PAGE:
British Claims Awards success for Counter-Fraud Scotland
We are delighted to report that last week, DWF's Counter Fraud Team in Scotland won the Counter Fraud Award at the British Claims Awards 2020.
The team were recognised for successfully dealing with the migration of organised fraud and for their creative and disruptive tactics when dealing with fraud in Scotland.
Counter-fraud – Case success example
Week on week the team continue to achieve great results and savings for clients. We have highlighted an example below showing some of the work we do to throughout the life of a claim to expose the fraud and ultimately reject the claim.Case success details –
- Triaged by our team and identified as farmed;
- Claim intimated by solicitors who flag up on our own inbuilt warning list – claim sent to fraud team to deal
- Warning signs - Claim intimated 8 months post-accident, no FNOL - pursuer did not report the matter to her insurers;
- Recovery and examination of GP records revealed the pursuer attended her GP on five occasions during her recovery period and did not mention the accident
- Put the evidence to the Pursuer and her explanation revealed these were pre-arranged appointments for vaccines for taking part in an ultra-marathon, five months post-accident
- We amended pleadings to reflect this evidence and claim was subsequently abandoned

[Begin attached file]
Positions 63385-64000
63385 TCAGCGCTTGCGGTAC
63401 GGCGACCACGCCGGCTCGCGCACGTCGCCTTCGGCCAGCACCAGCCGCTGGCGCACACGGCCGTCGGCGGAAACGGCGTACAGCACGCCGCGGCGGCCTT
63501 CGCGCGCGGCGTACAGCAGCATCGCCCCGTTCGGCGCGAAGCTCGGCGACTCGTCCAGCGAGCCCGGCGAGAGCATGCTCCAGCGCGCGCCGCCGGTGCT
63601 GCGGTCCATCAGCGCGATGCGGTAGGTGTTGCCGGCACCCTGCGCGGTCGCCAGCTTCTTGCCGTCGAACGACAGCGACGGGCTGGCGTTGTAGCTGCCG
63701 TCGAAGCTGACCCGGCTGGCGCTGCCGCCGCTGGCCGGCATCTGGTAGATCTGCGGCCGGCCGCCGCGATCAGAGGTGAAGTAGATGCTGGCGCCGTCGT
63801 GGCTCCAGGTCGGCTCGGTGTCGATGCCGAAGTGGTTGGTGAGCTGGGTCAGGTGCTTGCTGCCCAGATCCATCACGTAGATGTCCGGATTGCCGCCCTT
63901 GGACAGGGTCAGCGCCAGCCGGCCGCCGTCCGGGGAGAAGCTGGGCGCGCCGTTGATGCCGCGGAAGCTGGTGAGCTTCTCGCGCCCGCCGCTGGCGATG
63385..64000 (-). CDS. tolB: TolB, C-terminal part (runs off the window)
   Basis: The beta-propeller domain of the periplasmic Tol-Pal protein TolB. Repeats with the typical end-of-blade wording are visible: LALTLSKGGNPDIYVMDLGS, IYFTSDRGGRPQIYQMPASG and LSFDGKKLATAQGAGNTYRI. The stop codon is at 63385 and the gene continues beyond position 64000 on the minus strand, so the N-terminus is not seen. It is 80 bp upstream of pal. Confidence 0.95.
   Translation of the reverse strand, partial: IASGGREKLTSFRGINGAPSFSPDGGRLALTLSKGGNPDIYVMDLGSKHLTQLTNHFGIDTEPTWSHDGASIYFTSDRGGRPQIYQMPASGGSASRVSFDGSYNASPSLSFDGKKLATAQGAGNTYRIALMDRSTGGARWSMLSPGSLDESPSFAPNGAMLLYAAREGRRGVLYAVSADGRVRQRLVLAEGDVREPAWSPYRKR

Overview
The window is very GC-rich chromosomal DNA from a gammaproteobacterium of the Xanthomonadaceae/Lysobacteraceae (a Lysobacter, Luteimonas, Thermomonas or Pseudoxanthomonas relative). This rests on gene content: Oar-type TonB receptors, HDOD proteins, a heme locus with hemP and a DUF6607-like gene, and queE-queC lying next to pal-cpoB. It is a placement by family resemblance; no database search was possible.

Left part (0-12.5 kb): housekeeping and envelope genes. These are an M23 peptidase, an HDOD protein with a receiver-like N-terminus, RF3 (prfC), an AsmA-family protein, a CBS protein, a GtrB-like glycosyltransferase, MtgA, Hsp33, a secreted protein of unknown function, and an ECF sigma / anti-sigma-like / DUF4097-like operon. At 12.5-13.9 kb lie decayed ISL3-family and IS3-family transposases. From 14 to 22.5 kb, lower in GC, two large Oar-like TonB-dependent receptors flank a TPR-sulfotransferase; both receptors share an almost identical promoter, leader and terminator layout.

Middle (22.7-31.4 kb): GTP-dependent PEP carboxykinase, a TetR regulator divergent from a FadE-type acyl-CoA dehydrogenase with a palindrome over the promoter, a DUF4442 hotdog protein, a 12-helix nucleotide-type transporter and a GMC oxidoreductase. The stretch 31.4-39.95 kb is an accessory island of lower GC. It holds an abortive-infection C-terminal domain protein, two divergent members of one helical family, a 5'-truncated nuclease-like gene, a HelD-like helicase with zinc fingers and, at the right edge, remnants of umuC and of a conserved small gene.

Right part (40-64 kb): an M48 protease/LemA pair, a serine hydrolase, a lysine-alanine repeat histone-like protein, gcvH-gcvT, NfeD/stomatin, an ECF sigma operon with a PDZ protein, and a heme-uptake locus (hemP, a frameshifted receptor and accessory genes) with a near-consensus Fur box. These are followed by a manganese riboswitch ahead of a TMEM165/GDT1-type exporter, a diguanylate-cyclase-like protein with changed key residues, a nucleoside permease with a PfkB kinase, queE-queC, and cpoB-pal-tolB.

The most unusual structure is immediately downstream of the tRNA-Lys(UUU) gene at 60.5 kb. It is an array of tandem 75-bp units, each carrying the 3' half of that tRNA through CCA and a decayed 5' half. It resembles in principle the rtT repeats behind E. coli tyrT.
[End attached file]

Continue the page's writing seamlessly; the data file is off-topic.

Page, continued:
- Client savings: £10,000 (£2k damages, £8k costs)
Defendant Insurance Team
The statutory mechanism which will introduce QOCS into Scottish law will be placed before the Scottish Civil Justice Council (SCJC) for approval by the end of December.
Once approved, there is likely to be a three-month period before QOCS comes into force. We think it likely that claims litigated in or around Spring 2021 will have the benefit of QOCS protection, so be prepared for a significant spike in Scottish litigation in or around quarter one.
Meet the Team – Lynne Macfarlane, Director DWF
Lynne joined DWF as a Director in September 2019. She has specialised in defender personal injury litigation for over 20 years, training at Simpson and Marwick (as it was then known) from 1999 to 2001 and going on to achieve partnership in 2012. She has acted for most UK based insurers in her career, defending their corporate and public sector clients in employers', public, road traffic and product liability cases, and in health and safety and criminal prosecutions. In 2009 Lynne was the first female lawyer at Simpson and Marwick to achieve extended rights of audience in the supreme courts as a solicitor advocate, and in 2015 was accredited by the Law Society of Scotland as a specialist in personal injury law.
- What are you most proud of in your work at DWF?
I am really enjoying seeing our team in Scotland expand and develop. Since the first lockdown in March 2020, we have 10 new recruits all of whom have been working remotely. I can't wait to see them all in person when we return to the office, along with all of our colleagues in Glasgow. A definite excuse for a celebration.
- Best advice?